Part 1 – My 5 tiers of fruit wedding cake – My biggest booziest cake yet 

Part 2 – How many sugar flowers does it take to make a wedding cake?

Part 3 – Where to start icing a 5 tier wedding cake?

Part 4 -The Final Frontier – Decorating & assembling my 5 Tier wedding cake

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42. Swedish Tea Ring – the cake for busy bakers

Planning to bake something in advance of an event or special occasion can be difficult. Sponge cake will dry out if baked too far in advance and if you freeze it you can’t ice it beforehand. I seem to be in a real baking frenzy at the moment. Partly because I’m in the process of baking my 5 tier wedding cake…

The teetering tower of fruit cake… shame 2 tiers need to be re-baked.

I’ve chosen fruit cake for my 5 tier wedding cake is because I love fruit cake and it will be Christmas(!) but also because I can plan it in and bake it in advance. Then take my time with icing it, hopefully resulting in a well organised and non stressful experience. Also fruit cake improves with age! The longer I soak the fruit and feed it BOOZE the better it will taste.

Swedish Tea Ring

So what else keeps well? A rich yeast dough, that’s what! Bring on another new discovery and favourite of mine, The Swedish Tea Ring!!

Marguerite Patten has been tempting me with this recipe for years and I finally found a reason to bake it! To give as a present to my friends Josh and Mark for looking after me in Manchester at the Blog North Awards last week.

It’s like a robust Chelsea Bun/Cinnamon Roll/Belgian Bun hybrid. Perfect for cinnamon junkies like me and for preparing in stages for the busy baker. I can also confirm it’s portability! It survived a 3 hour drive through lightening and torrential rain! That’s one sturdy bake.

Whisking the dry ingredients together…

One thing I dislike about making yeast doughs is the kneading time required. I no longer own a hand whisk with dough hooks attached and my food processor can only handle dough for 2-3 minutes before it starts rocking around the counter top precariously. So, in my mad baking frenzy, I improvised as best as I could do. I used my electric hand whisk and beat the dough together… Who knows if this is an acceptable baking practice?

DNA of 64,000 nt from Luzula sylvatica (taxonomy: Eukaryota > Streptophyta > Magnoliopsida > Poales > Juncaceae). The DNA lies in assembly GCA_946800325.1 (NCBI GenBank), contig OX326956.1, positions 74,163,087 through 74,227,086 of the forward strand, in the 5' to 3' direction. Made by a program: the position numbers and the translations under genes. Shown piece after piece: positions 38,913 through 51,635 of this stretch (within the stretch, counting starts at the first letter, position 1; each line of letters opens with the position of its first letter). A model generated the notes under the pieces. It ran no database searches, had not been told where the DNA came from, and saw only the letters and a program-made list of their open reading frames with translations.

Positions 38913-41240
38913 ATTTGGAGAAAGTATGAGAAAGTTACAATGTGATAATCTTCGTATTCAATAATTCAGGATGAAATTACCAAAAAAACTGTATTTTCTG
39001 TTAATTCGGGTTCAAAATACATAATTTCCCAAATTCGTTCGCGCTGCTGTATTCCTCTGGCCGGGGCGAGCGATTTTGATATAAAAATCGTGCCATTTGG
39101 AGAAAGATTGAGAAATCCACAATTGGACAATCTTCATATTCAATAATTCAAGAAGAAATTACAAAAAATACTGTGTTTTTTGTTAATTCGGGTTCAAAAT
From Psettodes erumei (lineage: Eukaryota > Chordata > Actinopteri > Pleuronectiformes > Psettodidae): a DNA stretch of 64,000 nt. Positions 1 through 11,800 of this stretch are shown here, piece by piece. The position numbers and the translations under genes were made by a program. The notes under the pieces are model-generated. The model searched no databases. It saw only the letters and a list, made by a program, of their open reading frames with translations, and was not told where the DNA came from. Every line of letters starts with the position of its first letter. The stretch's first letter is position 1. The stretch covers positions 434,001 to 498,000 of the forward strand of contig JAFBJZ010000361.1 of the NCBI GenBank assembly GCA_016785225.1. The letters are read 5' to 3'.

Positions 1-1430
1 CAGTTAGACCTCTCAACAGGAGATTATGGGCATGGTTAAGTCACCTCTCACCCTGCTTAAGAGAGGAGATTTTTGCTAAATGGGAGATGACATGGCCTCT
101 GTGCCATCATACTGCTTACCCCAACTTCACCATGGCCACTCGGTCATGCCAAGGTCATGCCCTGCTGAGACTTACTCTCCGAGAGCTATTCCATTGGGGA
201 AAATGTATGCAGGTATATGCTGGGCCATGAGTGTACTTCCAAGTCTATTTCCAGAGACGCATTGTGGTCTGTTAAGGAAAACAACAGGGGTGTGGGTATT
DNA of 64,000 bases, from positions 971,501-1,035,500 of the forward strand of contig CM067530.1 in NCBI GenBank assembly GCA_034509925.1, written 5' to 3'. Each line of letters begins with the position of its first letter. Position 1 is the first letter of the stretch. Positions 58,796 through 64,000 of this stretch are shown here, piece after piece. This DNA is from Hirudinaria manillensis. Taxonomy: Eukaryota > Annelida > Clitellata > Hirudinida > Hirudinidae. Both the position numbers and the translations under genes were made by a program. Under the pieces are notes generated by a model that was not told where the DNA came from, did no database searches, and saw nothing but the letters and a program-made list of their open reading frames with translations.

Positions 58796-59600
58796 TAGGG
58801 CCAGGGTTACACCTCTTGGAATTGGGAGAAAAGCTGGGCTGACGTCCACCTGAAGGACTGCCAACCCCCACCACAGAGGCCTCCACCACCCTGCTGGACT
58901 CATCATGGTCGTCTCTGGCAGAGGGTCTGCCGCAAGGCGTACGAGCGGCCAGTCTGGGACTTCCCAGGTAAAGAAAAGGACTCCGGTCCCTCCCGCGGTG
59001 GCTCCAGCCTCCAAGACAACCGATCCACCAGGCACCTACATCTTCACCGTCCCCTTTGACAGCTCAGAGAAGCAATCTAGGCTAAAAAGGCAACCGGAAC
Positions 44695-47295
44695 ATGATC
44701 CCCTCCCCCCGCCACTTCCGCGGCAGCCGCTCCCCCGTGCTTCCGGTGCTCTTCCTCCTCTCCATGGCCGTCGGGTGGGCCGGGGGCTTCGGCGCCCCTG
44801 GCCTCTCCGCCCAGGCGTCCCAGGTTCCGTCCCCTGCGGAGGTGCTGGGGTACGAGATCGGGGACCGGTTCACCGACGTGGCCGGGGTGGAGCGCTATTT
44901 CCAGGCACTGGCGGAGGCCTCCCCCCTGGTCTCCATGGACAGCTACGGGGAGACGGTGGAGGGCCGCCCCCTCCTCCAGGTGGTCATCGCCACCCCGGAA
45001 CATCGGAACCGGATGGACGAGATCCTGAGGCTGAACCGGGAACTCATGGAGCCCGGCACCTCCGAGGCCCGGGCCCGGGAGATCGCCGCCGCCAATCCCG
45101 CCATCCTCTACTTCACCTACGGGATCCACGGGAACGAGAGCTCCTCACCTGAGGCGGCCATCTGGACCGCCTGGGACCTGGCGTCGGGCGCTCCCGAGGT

Whisking in the egg

But despite my poor little electric whisk’s protests (it’s been through a lot this year) It managed to combine the wet dough together with minimal effort required from me. I call that a result (although the blown out birthday candle smell emanating from the little whisk’s motor might suggest otherwise…)

Whisking in the milk – making a wonderfully sticky dough

Now as Marguerite arranged each bit of this recipe in a different section of the book, I managed to confuse my recipe somewhat. I used the full rich yeast dough recipe and didn’t adjust it for the Swedish Tea Ring, which means you either make one massive tea ring or one modest sized ring (according to the recipe) and a smaller mini one for later with the off cuts. (I made 2!)

Poor little burnt out whisk – thoroughly kneading/whisking the dough

Whisk all of the dry ingredients together. Then whisk into the mix the butter, followed by the egg and then the milk until you get an elastic, wet sticky dough.

One thoroughly kneaded lump of richer yeast dough

Leave it in an oiled bowl and cover with greased cling film to prove. I popped mine in the fridge over night to prove slowly (although it should only take an hour or two in a warm spot).

Or if you’re in a hurry you could pop your bowl over a pot of soup on the hob to prove…

Remove the proven dough from the fridge and allow to come to room temperature (if you have proven it in the fridge).

Fully proven dough straight from the fridge

Kneaded the full proven dough thoroughly to re distribute the heat throughout the dough.

Kneaded and shaped into a rectangle ready for rolling out

Roll the dough out to a rectangle 10 inches by 8 inches about 0.5mm thick. I was feeling very precise so I even measured and trimmed the rectangle so it had straight edges, to avoid the misshapen ends I found when making Chelsea buns

Rolled and trimmed to perfection. (Note the ball off extra dough leftover…)

My favourite bit was smearing the entire rectangle of dough with melted butter. I don’t think you need to be precise here. I found a pastry brush too delicate for this job and slapped the lot on with my hand instead straight from the microwave. (It only needs about 30 seconds to melt the butter through). The more generous with the butter the more gooey your filling.

Smeared with butter

For those who adore cinnamon, don’t feel restricted by the recipe. Feel free to pour as much cinnamon into your sugar as you can handle. Give it a quick stir to combine and then throw it onto your butter dough until you have an even blanket of cinnamony wonderment. I like to use enough cinnamon to give the sugar a dark brown colour. I ran out of brown sugar so improvised with normal caster sugar. Perhaps brown sugar would produce more of a caramelised effect?

Generously coat the butter in cinnamon and sugar (I was clearly in a hurry when I took this photo – apologies for it’s blurriness!)

After watching the Great British Bake Off, I realised my rolling skills may bye somewhat lacking. I have a tendency to misunderstand which side is the long side of the dough so I took photos to make sure I can bake this again in the future. Roll the dough towards you from the longest edge to the longest edge creating a ‘swiss roll’ of cinnamon dough.

Cinnamon swiss roll

Don’t worry if some of your sugar falls out of the roll. There’s plenty in there to make it taste wonderful. Keep the roll as tight as possible and if you have some melted butter leftover, it’s a good idea to spread a bit along the longest exposed edge to help ‘glue’ the dough to itself. I would also add a bit to one end to help later on…

Keeping the roll tight with one hand and glueing with butter the dough together